In my previous posts, I reviewed the following common corporate wellness strategies:
1. Outcomes Based
2. Participation Based
3. Culture of Wellness Based
Clients often ask “What is the ROI on each program, so I can decide which direction to in?” My answer is usually “It depends.” There are several sources that site ROI of 1.2-3.0 as the return on wellness programs. The problem is that there are so many variables, and few industry standards on what defines each component. For example, if you ask clients, health plans, physicians, and individuals “What is wellness?”, you will get a wide variety of different answers. The dictionary defines it as follows:
1. the quality or state of being healthy in body and mind, especially as the result of deliberate effort.
2. an approach to healthcare that emphasizes preventing illness and prolonging life, as opposed to emphasizing treating illness.
Depending on whose point of view you are seeking, wellness is defined in the context of their available knowledge, while vendors are defining wellness in the context of the programs they offer. For example, most health insurance companies categorize wellness into 3 buckets:
1. Lifestyle Modification – this is prevention-oriented, and usually focused on weight, smoking, stress, and physical activity.
2. Health Coaching – this is used to address individuals who have 1-2 risk factors that, if addressed, will prevent the transition to a disease state. These might include dyslipidemia, elevated blood pressure, or BMI of greater than 27.
3. Disease Management – this is when an individual has a diagnosed chronic condition that can be managed with care, but is likely to not revert back to a healthy condition. These are the most costly risk factors that have a high likelihood of advancing to very expensive complications without proper treatment. Some examples are: diabetes, asthma, chronic back pain, cardiovascular disease, metabolic syndrome, etc.
But when I ask my friends and family? They associate the term wellness with yoga, massages, vitamins, meditation, juice fasting, and losing weight. Each group and each person has their own idea of wellness. In the workplace, in general, above mentioned areas are where metrics such as completion of a program, or change in health status can provide data. Employers need data points to determine ROI. Wellness as a business strategy is a healthy proposition that makes logical sense. Healthier employees feel better, and therefore are likely to work better. ROI can be tough to measure if the wellness program doesn’t have data points that align to the wellness strategy. For example, if you have a wellness strategy that has a goal of achieving 65% participation in completion of health risk assessments, the only way to determine if you achieved it is by being able to pull a report. All ROI numbers must be calculated on year over year numbers. Hard data such as claims, program completions, and measured change in health can be tied to an estimated cost figure to determine savings.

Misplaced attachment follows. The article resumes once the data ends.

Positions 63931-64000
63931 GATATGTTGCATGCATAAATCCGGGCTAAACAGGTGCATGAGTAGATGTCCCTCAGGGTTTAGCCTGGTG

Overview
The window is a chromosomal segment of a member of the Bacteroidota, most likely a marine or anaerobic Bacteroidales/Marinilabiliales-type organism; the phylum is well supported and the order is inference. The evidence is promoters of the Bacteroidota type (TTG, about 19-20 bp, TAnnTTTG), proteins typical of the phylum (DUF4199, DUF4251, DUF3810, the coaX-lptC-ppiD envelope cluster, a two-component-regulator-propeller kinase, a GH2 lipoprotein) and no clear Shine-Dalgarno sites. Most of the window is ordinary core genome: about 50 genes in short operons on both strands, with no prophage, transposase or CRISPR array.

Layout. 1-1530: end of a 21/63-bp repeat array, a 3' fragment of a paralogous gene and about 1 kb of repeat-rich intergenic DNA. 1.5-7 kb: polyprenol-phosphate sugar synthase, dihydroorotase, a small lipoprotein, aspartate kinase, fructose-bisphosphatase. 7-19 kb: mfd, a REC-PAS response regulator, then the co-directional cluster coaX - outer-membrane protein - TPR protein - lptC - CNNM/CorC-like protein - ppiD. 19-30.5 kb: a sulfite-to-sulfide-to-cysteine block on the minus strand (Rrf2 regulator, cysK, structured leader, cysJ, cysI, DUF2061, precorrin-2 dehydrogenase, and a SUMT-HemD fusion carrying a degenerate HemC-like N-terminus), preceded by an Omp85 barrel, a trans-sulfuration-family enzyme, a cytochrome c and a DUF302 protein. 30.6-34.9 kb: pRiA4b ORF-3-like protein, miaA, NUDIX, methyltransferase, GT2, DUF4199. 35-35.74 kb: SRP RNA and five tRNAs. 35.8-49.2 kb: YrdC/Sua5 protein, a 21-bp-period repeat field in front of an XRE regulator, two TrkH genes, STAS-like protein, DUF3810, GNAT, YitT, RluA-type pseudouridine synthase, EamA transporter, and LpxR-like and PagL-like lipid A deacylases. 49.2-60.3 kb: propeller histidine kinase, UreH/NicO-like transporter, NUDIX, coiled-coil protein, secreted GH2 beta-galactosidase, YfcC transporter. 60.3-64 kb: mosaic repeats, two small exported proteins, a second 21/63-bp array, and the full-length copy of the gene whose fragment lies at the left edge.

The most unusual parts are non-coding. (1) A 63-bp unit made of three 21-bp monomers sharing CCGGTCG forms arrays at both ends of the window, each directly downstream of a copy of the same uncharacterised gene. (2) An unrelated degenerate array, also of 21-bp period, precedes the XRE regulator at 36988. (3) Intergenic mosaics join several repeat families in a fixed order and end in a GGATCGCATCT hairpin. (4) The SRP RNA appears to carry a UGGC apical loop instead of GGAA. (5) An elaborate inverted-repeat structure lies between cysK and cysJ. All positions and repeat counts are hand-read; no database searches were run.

However, we know that wellness programs rarely see a pay off sooner than 3 years, and sometimes it takes 4-5 years. Due to employee turnover, it can sometimes be difficult to assess ROI that is reliable. Employers choosing to go the path of building a Culture of Wellness can expect to see positive returns in the long run, but it would be unrealistic to expect a hard ROI in the near term. It takes time for employees to adopt the new culture and it takes time for participation to spread across departments, locations, and attitudes. In the long run, it’s the way to go but if you are looking for a quick fix to your out-of-hand medical claims, you may not get the results you expect right away. The best scenario for mapping out ROI in the short run is outcomes based, but if your employee population is already suffering poor morale and has little trust you have their best interests in mind, this strategy can sometimes backfire. If your company is highly motivated to reduce medical claims, and is willing to truly invest in making some strong gains in just one year, it is possible. It requires a careful and thoughtful strategy and the correct incentive structure in place. It also requires a strong communication and marketing plan targeted to catch your employee’s (and their dependents!) eyes and ears. When you consider that insurance and medical claims costs are typically the #2 cost behind human capital, it’s easy to see how a successful wellness strategy could be your number one business plan. The National Institutes of Health has a great primer (albeit a bit dated) on employee wellness that deserves reading here. Health and Human Services has passed down initiatives to promote employers and health plan administrators to implement wellness programs in an attempt to curb the nation’s rising healthcare costs. This report details the findings in a report to Congress on workplace wellness.
Are you overwhelmed by all the vendors and choices out there? Are you armed with a strategy to improve the health of your workforce? Wellness is not as easy and simple as it sounds, but with consultative guidance, a quality strategy and a strong commitment, it’s an investment that pays off in health improvement gains as well as dollars saved. Not to mention, you might just spark a social wellness movement with your employees!